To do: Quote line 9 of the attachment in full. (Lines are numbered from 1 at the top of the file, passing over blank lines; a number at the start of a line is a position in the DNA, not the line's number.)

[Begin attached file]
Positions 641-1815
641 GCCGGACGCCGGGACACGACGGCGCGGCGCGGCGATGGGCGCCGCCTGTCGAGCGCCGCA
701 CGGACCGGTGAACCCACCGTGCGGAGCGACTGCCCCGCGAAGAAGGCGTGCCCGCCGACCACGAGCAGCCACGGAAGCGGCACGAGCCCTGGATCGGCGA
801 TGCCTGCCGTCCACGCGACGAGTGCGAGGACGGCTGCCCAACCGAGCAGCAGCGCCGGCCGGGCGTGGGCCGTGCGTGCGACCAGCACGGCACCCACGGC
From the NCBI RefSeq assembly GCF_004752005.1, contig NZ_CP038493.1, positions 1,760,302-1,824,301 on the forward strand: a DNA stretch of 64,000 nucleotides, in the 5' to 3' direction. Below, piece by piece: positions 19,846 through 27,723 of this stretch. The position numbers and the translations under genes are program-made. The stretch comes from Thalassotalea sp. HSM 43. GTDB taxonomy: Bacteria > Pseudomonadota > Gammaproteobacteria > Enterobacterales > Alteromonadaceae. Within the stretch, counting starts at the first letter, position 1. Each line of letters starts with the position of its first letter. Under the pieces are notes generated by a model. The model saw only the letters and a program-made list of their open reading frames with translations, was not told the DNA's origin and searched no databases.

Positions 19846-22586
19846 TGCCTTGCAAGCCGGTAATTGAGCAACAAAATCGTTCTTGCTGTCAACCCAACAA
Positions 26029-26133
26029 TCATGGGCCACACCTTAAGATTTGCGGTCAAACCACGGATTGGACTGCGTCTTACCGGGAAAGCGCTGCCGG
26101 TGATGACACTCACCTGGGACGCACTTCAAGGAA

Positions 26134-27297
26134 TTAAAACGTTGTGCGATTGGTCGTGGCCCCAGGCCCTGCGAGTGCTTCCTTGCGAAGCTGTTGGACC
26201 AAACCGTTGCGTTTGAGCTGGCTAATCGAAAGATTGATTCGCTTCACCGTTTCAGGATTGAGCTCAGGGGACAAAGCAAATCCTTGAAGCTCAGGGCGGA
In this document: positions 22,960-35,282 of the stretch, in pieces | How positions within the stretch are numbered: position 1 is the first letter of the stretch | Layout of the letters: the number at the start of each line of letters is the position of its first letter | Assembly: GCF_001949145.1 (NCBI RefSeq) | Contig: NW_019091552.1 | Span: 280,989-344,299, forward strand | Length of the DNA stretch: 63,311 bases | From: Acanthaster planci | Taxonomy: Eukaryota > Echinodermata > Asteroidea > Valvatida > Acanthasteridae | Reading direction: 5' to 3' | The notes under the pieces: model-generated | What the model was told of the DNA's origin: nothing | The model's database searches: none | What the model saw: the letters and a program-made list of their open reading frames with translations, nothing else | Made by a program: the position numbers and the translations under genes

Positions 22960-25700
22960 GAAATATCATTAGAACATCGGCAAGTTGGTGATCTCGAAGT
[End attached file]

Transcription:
26029 TCATGGGCCACACCTTAAGATTTGCGGTCAAACCACGGATTGGACTGCGTCTTACCGGGAAAGCGCTGCCGG